2. “..in the season therefo..” encourages diversity in diet. It’s hard to eat strawberries every single day if they aren’t in season. Also, when that book was written there weren’t many options outside of what was in season unless you resorted to canned goods.

  3. just a piece of trivia… “Herbs” in those days referred to vegetables, as well as the herbs we know today….

    I am trying to change my diet to more ‘whole’, ‘fresh, ‘natural’ ‘raw or steamed lightly’ ‘varied’ and ‘in season’. I made artichokes for my family: kids wouldn’t eat them, husband had to be instructed how and thought it was ‘too much work’…oh well.

    I would follow the Word of Wisdom perfectly if only Coke or Dr. Pepper was included… 🙂

  4. How do you feel about gardens?

  5. My wife is big into gardening as is my grandmother. I’m not currently big into it but I don’t know why. When I was single I did a little bit of reading on container gardening and gardening and general and living in Utah Valley has me romanticizing about owning an orchard. Honestly though if you live in any type of rural setting you should be considering a garden and if a person is serious about buying local foodstuffs and the whole locavore/sustainable/green dining idea then I don’t know how you can’t do some gardening. Even if it’s just a small window of herbs. I’m actually right now researching herbs and will probably start a container herb garden in the next week or so.

  6. Also, when that book was written there weren’t many options outside of what was in season unless you resorted to canned goods.

    Exactly! I think maybe the locavore community (then and now) may be misrepresenting itself. I think it might be more accurate to say buy seasonally. If you get a bumper crop of strawberries this summer make jam, make jelly, make whatever can it and use it through the winter. We definitely need a diverse diet not only for physical health but I would argue for mental health as well. After a winter of local potaotes and bread or something equally as bland I would think the most die hard of locavores would be ready to import the tastiest of foods from the deepest darkest regions of the nether-reaches, be damned the global consequence!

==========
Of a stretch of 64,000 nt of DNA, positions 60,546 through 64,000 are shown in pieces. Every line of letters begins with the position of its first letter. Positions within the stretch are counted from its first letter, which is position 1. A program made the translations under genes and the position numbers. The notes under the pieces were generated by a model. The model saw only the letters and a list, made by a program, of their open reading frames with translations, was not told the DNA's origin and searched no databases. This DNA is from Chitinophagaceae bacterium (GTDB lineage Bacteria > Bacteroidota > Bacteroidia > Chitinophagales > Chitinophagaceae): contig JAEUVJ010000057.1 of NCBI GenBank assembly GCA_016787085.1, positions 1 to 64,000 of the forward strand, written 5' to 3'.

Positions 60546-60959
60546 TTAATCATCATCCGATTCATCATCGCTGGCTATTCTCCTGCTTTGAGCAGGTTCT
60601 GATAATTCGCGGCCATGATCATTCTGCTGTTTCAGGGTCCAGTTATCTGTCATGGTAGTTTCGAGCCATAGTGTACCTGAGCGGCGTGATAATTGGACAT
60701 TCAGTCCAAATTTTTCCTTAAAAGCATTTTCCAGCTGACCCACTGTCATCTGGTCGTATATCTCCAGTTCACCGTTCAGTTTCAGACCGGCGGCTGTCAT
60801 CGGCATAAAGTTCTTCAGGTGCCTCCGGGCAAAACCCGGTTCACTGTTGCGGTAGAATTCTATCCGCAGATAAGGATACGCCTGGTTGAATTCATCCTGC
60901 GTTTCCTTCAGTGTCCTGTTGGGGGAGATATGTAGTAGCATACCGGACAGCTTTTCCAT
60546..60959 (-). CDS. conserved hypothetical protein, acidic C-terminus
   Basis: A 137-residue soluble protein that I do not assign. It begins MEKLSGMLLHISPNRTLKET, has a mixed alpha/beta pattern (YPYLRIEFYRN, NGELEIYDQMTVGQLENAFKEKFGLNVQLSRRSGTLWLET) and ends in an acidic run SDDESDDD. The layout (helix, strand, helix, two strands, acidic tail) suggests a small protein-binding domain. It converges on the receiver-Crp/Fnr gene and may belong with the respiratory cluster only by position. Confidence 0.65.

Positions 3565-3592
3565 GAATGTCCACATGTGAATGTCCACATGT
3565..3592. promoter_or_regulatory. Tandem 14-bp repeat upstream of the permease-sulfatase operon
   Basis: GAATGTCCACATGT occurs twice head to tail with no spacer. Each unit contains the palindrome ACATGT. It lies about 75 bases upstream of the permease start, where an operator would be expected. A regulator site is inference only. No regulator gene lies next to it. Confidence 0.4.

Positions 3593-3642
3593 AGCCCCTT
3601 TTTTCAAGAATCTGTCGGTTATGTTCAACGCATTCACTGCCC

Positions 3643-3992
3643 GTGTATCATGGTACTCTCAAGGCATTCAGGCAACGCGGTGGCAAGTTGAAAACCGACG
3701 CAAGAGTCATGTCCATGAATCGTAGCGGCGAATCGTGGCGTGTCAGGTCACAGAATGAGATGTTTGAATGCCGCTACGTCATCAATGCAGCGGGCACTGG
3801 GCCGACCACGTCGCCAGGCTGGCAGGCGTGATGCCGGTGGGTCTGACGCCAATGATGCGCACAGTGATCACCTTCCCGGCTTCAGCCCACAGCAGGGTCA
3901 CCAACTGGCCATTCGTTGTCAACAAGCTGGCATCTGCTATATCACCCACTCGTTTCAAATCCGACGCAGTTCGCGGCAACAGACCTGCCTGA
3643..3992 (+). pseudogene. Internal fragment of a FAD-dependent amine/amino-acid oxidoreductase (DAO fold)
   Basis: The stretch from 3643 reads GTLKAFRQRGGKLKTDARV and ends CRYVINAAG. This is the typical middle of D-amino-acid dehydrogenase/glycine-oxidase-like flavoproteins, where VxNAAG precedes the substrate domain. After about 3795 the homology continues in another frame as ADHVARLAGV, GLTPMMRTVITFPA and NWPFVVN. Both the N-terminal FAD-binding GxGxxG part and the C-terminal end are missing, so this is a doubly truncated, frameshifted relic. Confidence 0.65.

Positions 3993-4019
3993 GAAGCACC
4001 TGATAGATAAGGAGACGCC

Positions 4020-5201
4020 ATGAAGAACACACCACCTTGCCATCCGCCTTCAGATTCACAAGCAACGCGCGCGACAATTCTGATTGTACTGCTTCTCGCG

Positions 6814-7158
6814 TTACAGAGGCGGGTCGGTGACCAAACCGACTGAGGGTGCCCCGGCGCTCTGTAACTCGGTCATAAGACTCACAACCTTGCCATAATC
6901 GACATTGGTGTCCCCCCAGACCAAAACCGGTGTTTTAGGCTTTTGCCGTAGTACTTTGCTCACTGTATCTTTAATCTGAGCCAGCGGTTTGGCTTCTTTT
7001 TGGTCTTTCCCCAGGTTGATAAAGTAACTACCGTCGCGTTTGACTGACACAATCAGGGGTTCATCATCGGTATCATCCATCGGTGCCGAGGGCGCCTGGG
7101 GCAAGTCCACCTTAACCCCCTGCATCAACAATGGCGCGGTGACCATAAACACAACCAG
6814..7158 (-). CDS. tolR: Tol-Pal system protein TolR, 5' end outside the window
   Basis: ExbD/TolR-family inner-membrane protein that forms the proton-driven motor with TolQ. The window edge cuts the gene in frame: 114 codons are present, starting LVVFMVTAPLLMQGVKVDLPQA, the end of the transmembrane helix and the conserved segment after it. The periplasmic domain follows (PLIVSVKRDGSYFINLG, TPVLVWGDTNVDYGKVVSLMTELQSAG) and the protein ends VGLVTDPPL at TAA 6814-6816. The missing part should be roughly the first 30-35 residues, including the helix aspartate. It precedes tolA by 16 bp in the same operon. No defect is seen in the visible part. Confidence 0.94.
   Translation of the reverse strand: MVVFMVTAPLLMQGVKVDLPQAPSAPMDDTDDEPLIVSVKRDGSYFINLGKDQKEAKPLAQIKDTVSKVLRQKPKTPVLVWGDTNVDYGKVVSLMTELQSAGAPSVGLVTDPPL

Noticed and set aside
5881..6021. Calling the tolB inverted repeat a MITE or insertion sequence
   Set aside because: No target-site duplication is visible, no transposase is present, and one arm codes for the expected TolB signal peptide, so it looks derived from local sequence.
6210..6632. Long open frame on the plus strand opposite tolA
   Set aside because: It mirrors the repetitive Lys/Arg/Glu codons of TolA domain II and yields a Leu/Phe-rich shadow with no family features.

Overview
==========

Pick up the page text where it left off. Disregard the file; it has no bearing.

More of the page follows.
7. I have recently been turned on to localism, having read Kingsolver’s Animal, Vegetable, Miracle and Pollan’s Omnivore’s Dilemma. My question is this: Being a locavore in Utah (with a 5 month growing season) seems an impossible task. So does one content himself with doing it while he can, and then going back to eating his Chilean grapes and raspberries in the winter months?

    I am fascinated at how the church so clearly tells us what not to eat (it is right in the Word of Wisdom), but members so blatantly disregard what one should eat (but, it too, is right there).

  8. Hey Matt thanks for stopping by. I’ve had several conversations and ponderings about this very thing. But here’s what I’ve come to understand. Seasonal and Local doesn’t have to mean not having your favorite tasty garden treats only 1/2 the year. We are counseled to keep food storage and part of that storage process is using the product up and replenishing it constantly. So if you get a bumper crop of tomatoes this summer eat what you can but also can some for the pantry. Then in the dead of winter you can still have garden “fresh” tomato soup. Of course, you don’t have to grow it all yourself. There are fabulous farmer’s and gardener’s markets popping up all over the country even here in Utah. This is the route that I see myself taking in the future. It requires more work but I think it will be good. On the flipside though I am trying to research some ideas that I heard recently that might slightly alter some of my ideas. Check back this week I’m going to be posting an intriguing article very soon.

    The Word of Wisdom is indeed truly a miracle and a gift. The more I read it and the more I learn and teach from it the more I think that we are not living to the highest standard possible in the kitchens and dining rooms of our homes!